Coverage estimates for Canada estimate that 148 needles/syringes are distributed per person who injects drugs.4 There are no needle and syringe programs operating inside prisons in Canada.5 Based on this data, Canada will have to double the number of needles distributed per injector per year to meet the target.

  • Prevention: By 2030, there will be 90% childhood hepatitis B vaccine coverage

In Canada’s provinces and territories, the hepatitis B vaccine is administered either as part of routine infant immunization or through school-based programs. For jurisdictions with a three-dose hepatitis B infant immunization program, the coverage estimate was 75% by age seven. By 17 years of age, an estimated 88% of Canadian children had at least one dose of the three-dose hepatitis B vaccine.6 As we continue to make progress in vaccination coverage for hepatitis B, this target may be realistic for Canada to meet by 2030.

  • Prevention: By 2030, 100% of blood donations are screened in a quality-assured manner

Blood donations in Canada are routinely screened for HIV, hepatitis B, hepatitis C and other blood-borne pathogens. There have been no recent transmissions of these infections by blood transfusions.7 Canada has met this target.

  • Prevention: By 2030, 90% coverage of hepatitis B virus birth-dose vaccination or other approach to prevent mother-to-child transmission

It is recommended that all pregnant women in Canada are offered a test for hepatitis B during prenatal visits or at the time of delivery.8 All infants born to mothers with hepatitis B are offered the hepatitis B vaccine.8 While no estimates are available to measure whether Canada has met this target, there are systems in place to meet it by 2030.

  • Prevention: By 2030, 90% of injections will be administered with safety-engineered devices in and out of health facilities

This indicator related to injection safety is more relevant in low-and middle-income countries where there is an ongoing risk of hepatitis transmission through the medical system. In Canada, most injections are provided with a new single-use syringe and re-use is extremely rare. However, there is a residual risk of hepatitis transmission to healthcare workers through needlestick injuries, which is why safety-engineered devices are recommended. 

Safety-engineered devices have built-in safety controls that reduce and potentially prevent needle stick injuries for healthcare workers taking blood samples or through other injections. In Canada, regulations relevant to the prevention of needle stick injuries are developed by provincial authorities. Not all provinces have passed legislation mandating the use of safety-engineered devices. For Canada to achieve the WHO target, all provinces and territories should consider the use of safety-engineered devices in and out of health facilities.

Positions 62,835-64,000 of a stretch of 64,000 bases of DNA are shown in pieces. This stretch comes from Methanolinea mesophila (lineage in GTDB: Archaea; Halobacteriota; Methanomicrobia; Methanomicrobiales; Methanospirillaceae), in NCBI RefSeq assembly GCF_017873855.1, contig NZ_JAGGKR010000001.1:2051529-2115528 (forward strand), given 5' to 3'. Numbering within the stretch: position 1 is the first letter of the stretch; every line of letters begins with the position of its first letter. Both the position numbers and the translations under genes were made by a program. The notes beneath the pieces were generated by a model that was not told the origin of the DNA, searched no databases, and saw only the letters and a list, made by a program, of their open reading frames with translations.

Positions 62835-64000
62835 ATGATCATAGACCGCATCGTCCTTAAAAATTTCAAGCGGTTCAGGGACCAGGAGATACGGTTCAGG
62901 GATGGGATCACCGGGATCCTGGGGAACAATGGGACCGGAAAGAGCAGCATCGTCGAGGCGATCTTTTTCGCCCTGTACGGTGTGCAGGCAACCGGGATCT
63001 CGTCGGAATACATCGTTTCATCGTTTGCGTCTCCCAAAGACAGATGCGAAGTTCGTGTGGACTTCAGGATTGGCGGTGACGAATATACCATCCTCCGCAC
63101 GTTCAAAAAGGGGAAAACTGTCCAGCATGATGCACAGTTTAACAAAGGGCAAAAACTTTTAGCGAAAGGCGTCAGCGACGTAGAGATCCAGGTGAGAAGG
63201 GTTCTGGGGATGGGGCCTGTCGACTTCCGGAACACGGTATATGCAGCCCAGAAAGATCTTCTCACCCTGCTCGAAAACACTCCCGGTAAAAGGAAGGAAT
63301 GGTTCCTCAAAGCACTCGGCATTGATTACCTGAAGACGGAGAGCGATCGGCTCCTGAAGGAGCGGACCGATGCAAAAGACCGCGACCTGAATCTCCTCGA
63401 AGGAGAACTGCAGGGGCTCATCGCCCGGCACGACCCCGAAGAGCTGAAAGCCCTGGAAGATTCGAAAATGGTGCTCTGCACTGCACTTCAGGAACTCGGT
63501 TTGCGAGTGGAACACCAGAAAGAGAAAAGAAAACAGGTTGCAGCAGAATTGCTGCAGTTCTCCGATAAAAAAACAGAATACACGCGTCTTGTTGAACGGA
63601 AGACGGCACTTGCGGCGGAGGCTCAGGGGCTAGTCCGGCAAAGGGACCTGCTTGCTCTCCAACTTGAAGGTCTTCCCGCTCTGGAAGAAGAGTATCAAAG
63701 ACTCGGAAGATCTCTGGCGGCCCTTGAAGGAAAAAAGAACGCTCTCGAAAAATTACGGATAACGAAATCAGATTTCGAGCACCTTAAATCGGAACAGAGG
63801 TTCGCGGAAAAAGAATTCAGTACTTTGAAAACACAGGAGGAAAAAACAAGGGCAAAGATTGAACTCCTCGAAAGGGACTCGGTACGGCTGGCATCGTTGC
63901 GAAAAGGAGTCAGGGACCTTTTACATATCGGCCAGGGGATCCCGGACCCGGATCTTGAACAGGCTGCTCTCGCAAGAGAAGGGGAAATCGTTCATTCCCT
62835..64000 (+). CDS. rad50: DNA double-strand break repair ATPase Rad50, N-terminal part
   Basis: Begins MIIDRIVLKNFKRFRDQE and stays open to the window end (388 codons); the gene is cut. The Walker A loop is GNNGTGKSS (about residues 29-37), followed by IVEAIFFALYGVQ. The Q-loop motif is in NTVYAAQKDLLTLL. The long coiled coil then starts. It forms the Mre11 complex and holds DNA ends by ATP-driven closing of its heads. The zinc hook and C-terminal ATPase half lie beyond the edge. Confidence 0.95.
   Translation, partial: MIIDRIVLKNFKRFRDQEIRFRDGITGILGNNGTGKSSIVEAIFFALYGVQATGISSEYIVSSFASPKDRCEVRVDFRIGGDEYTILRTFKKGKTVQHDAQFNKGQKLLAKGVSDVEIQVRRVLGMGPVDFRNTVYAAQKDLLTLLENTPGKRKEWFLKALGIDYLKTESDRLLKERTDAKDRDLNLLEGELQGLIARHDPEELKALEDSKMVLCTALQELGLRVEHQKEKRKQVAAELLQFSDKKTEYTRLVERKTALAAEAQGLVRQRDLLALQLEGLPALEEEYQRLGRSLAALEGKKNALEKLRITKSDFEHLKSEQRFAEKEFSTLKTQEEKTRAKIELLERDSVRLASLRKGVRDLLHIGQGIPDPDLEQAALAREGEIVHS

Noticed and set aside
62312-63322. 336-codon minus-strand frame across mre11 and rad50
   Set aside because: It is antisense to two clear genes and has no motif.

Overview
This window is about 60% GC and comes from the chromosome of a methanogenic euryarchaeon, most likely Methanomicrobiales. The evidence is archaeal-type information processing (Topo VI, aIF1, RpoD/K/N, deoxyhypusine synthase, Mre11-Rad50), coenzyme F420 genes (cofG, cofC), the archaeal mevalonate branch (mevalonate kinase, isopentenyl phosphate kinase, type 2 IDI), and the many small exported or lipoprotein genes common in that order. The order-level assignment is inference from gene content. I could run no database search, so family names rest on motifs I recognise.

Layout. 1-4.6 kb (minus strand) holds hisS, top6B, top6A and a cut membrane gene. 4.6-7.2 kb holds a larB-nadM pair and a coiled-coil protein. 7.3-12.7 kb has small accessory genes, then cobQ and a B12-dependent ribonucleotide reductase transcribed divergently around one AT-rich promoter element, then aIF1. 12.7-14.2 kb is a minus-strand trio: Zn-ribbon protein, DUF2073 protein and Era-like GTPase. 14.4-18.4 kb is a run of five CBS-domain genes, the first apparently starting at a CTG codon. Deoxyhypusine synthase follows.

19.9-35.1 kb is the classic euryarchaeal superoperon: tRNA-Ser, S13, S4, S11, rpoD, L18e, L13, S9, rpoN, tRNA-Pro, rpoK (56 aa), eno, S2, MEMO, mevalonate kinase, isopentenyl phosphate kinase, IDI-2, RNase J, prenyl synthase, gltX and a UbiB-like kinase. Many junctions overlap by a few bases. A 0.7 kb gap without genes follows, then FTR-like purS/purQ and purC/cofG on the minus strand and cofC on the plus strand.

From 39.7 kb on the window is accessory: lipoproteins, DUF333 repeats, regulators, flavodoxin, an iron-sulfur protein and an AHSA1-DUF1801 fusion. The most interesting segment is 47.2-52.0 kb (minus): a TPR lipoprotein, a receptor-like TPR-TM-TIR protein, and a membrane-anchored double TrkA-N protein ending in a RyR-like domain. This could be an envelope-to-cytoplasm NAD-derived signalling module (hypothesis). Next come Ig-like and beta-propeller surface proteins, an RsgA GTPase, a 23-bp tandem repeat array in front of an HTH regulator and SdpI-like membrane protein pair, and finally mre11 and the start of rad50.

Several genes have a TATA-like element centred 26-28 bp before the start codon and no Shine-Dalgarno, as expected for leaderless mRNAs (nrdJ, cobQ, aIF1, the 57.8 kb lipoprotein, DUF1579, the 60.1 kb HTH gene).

• Testing: By 2030, 90% of people living with hepatitis C and hepatitis B will know their status

According to estimates from the Public Health Agency of Canada, an estimated 44% of people infected with hepatitis C do not know they have hepatitis C (and an estimated 54% do not know they have hepatitis B).9 This tells us that we have a long way to go to meet the target of 90% by 2030. There needs to be increased uptake of new testing technologies, public awareness campaigns and innovative approaches to meet this target.

  • Treatment: By 2030, 80% of all eligible persons with chronic hepatitis B or C will be treated.

According to a 2013 report by the Canadian Liver Foundation, less than 10% of people with hepatitis B and less than 25% of people with hepatitis C have been treated.10 However, now that highly effective and short course direct-acting antiviral (DAA) therapies are available for the treatment of hepatitis C and are on formularies across Canada, the number of people receiving hepatitis C treatment should increase. This current level of treatment coverage tells us that we have a long way to go to meeting the target of 90% for both hepatitis B and C by 2030.

Monitoring Canada’s Progress

It is crucial that Canada starts to systematically collect and monitor national-level data to show progress towards these indicators in an ongoing fashion. Currently these data do not exist in any systematic or coordinated fashion.  

In terms of assessing where Canada is at currently and what else is needed to achieve the WHO global strategy targets, the most comprehensive data and modelling come from British Columbia. British Columbia has developed a cascade of hepatitis C care11 using population-level data from the B.C. Hepatitis Testers Cohort. The cascade of care demonstrates the numbers of individuals with hepatitis C who get tested and subsequently move through the continuum of hepatitis services towards retention in care, treatment and cure.11

The B.C. cascade is likely a relevant snapshot of how Canada is currently doing at each stage of the continuum, and signals where there are gaps. Notably, the WHO global strategy uses the cascade of care as an organizing framework to underscore the specific actions necessary to achieve the global targets.

From the B.C. cascade of care for 2012, shown in Figure 1, it is evident that treatment uptake is particularly low. Only 56% of the estimated number of people living with hepatitis C in B.C. have had a confirmatory RNA test, only 12% have started treatment, and only 7% have been cured. The cascade was developed during the interferon era of treatment, so it is expected that treatment uptake will increase in the coming years as treatment is easier to take and of a shorter duration.

Figure 1. The B.C. hepatitis C cascade of care (2012)

Cascade of care

Programming and policy implications